A Travellerspoint blog


Crossing from Guatemala to Mexico

Sneaking between the Cartels

sunny 93 °F

Our crossing from Guatemala to Mexico included a minibus, boat, taxi, and another minibus. After all the bus hijacking stories we read about, to say we were a little nervous, is an understatement. We had traveled so far over 51 borders without any problems, and we were hoping that our last border crossing would be a smooth one.

We stamped out of Guatemala and enjoyed a pleasant 30 minute boat ride down the river to the Mexican immigration station. Why the cities don’t have their immigration directly across the river is a mystery to us.

Thankfully our over preparation and stashing of our valuables was in excess and we made it safely without a hitch. Unless you count the bus driver stopping at his house for a quick bite to eat, or waiting in a gas station to meet up with his buddy’s truck load of passengers.

Posted by Robin-and-Kevin 06:50 Archived in Guatemala Comments (0)

Flores, Guatemala

A tourist hamster wheel

sunny 95 °F

The first day we walked around Flores, we found the water’s edge and strolled along looking at the shops. . . eventually we ended up right back where we started! We took advantage of this by running laps around the island (each taking slightly less than 10 minutes). The island is mostly for tourists, with all of the colonial streets filled with hotels, restaurants, and souvenir shops. However, a short tuk tuk ride away and we were in the heart of a bustling market and the most delicioso banana bread we have ever had!

We then discovered where the locals ate, and we were in a schmorgusborg heaven! Every evening, 6 or so ladies set up food stalls that looked like an supersized bake sale on the water front. They sold tortas, burritos, tacos, tamales, and our new favorite way to cook a banana: plantains stuffed with frijoles and topped powdered sugar!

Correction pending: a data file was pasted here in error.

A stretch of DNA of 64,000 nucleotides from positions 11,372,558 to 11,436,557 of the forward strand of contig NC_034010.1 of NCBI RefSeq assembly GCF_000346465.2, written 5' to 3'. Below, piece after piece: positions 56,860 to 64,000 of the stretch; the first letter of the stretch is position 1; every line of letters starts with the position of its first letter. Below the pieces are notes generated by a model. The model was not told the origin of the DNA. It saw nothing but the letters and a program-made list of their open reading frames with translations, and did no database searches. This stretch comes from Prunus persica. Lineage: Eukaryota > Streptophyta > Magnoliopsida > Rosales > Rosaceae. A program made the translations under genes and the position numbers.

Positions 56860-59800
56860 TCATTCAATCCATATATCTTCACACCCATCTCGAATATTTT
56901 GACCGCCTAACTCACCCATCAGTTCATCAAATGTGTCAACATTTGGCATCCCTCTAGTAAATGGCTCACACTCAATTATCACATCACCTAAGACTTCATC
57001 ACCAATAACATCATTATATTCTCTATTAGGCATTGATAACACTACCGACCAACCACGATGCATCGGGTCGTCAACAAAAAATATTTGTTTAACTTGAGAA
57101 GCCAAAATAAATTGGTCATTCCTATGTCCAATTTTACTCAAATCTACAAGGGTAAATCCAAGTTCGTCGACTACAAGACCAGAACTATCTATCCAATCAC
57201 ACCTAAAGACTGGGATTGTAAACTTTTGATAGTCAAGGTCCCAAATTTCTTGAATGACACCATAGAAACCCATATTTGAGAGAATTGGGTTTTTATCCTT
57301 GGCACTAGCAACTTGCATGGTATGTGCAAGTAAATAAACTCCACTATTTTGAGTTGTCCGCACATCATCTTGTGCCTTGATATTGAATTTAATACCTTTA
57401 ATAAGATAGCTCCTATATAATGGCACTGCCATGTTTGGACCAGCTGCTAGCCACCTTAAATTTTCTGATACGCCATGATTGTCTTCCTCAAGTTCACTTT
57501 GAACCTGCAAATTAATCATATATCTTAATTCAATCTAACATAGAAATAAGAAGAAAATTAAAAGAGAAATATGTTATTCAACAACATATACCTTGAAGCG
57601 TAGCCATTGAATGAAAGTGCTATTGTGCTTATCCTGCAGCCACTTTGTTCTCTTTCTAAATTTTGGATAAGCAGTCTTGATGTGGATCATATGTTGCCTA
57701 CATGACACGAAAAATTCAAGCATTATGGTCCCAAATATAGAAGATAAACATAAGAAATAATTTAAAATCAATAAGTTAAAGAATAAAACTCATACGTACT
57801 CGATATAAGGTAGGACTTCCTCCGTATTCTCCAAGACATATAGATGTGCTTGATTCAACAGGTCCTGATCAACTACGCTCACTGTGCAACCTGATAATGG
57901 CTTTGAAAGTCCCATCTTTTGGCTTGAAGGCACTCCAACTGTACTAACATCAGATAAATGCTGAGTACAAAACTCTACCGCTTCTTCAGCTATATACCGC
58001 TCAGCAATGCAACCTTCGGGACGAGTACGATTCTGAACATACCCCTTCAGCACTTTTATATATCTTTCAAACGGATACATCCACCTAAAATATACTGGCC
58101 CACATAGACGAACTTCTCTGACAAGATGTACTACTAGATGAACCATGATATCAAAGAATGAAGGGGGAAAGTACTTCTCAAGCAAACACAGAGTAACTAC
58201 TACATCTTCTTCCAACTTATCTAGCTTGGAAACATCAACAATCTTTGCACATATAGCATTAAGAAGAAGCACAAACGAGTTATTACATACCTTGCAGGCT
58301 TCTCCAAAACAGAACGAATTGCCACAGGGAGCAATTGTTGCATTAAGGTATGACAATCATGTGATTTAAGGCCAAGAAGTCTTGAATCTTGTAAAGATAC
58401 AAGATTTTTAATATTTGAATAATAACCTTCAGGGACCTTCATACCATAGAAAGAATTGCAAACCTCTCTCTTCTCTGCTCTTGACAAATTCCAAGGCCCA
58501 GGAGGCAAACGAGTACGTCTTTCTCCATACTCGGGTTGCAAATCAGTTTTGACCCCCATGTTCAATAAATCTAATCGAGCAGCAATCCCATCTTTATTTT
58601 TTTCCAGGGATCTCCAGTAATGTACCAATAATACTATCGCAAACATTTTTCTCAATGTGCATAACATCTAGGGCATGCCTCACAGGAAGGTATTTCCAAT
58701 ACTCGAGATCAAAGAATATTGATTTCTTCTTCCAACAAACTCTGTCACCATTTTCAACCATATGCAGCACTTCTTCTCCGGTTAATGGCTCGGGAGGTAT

At the supermarket we saw the biggest bag of refried beans, which gave us a real chuckle.

We also stumbled on a brand new mall between the island and the city that was pretty fancy for the neighborhood, but we didn’t mind the air-conditioning or the Mayan artwork.

Posted by Robin-and-Kevin 06:50 Archived in Guatemala Comments (0)

El Remate (Tikal), Guatemala

On top of the Mayan world

overcast 96 °F

This ancient city once dominated the landscape of the ancient Mayan Kingdom. We stayed a few days near the ruins in the small village of El Remate and took some time to enjoy the tranquility of lake.

We headed into Tikal at 3:30 in the morning so we could make our way up to the top of Temple IV before sunrise. The howler monkeys were out in full force, echoing throughout the forest. it was a truly an amazing experience to look over the ancient Mayan world from atop the tallest of the Mayan temples.

Navigating through the masses of complexes took about 6 hours, at which point had seen about 90% of the uncovered complexes and an abundance of wildlife. There are so many animals in the park that this place should actually be marketed as a nature park! Scientists have counted more than 3,000 individual structures at Tikal, and lots of them still appear as mounds of dirt and trees that could still contain some important undiscovered artifacts.

Posted by Robin-and-Kevin 06:50 Archived in Guatemala Comments (1)

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